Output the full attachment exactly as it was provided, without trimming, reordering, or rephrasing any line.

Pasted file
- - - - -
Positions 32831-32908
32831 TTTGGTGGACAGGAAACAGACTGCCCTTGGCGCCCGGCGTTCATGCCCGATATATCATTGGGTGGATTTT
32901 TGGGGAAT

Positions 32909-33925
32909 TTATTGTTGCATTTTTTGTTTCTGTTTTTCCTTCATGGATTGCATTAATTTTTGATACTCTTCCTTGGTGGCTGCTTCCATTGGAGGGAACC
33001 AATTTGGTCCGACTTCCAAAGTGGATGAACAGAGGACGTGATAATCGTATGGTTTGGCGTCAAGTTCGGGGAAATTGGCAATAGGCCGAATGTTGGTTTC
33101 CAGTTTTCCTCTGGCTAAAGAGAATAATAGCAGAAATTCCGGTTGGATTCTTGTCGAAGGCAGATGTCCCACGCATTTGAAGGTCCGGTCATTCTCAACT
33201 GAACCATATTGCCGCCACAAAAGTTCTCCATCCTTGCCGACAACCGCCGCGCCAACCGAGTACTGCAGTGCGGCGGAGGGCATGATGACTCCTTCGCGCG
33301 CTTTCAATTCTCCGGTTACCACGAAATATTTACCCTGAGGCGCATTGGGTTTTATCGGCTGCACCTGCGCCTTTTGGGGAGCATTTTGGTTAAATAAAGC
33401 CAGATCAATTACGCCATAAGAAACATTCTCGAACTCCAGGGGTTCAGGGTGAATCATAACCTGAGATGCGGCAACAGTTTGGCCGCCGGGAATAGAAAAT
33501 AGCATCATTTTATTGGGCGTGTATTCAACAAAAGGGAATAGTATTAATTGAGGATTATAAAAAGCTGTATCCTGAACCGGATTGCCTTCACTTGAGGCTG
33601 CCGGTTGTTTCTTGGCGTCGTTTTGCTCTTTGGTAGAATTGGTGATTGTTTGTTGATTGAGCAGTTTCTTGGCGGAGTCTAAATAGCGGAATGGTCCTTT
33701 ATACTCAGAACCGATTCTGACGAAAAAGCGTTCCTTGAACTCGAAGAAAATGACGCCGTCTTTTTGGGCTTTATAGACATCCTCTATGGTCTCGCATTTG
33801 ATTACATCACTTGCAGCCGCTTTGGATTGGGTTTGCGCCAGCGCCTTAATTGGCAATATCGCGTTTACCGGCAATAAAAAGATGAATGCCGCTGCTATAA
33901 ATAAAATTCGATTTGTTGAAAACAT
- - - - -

Positions 32831-32908
32831 TTTGGTGGACAGGAAACAGACTGCCCTTGGCGCCCGGCGTTCATGCCCGATATATCATTGGGTGGATTTT
32901 TGGGGAAT

Positions 32909-33925
32909 TTATTGTTGCATTTTTTGTTTCTGTTTTTCCTTCATGGATTGCATTAATTTTTGATACTCTTCCTTGGTGGCTGCTTCCATTGGAGGGAACC
33001 AATTTGGTCCGACTTCCAAAGTGGATGAACAGAGGACGTGATAATCGTATGGTTTGGCGTCAAGTTCGGGGAAATTGGCAATAGGCCGAATGTTGGTTTC
33101 CAGTTTTCCTCTGGCTAAAGAGAATAATAGCAGAAATTCCGGTTGGATTCTTGTCGAAGGCAGATGTCCCACGCATTTGAAGGTCCGGTCATTCTCAACT
33201 GAACCATATTGCCGCCACAAAAGTTCTCCATCCTTGCCGACAACCGCCGCGCCAACCGAGTACTGCAGTGCGGCGGAGGGCATGATGACTCCTTCGCGCG
33301 CTTTCAATTCTCCGGTTACCACGAAATATTTACCCTGAGGCGCATTGGGTTTTATCGGCTGCACCTGCGCCTTTTGGGGAGCATTTTGGTTAAATAAAGC
33401 CAGATCAATTACGCCATAAGAAACATTCTCGAACTCCAGGGGTTCAGGGTGAATCATAACCTGAGATGCGGCAACAGTTTGGCCGCCGGGAATAGAAAAT
33501 AGCATCATTTTATTGGGCGTGTATTCAACAAAAGGGAATAGTATTAATTGAGGATTATAAAAAGCTGTATCCTGAACCGGATTGCCTTCACTTGAGGCTG
33601 CCGGTTGTTTCTTGGCGTCGTTTTGCTCTTTGGTAGAATTGGTGATTGTTTGTTGATTGAGCAGTTTCTTGGCGGAGTCTAAATAGCGGAATGGTCCTTT
33701 ATACTCAGAACCGATTCTGACGAAAAAGCGTTCCTTGAACTCGAAGAAAATGACGCCGTCTTTTTGGGCTTTATAGACATCCTCTATGGTCTCGCATTTG
33801 ATTACATCACTTGCAGCCGCTTTGGATTGGGTTTGCGCCAGCGCCTTAATTGGCAATATCGCGTTTACCGGCAATAAAAAGATGAATGCCGCTGCTATAA
33901 ATAAAATTCGATTTGTTGAAAACAT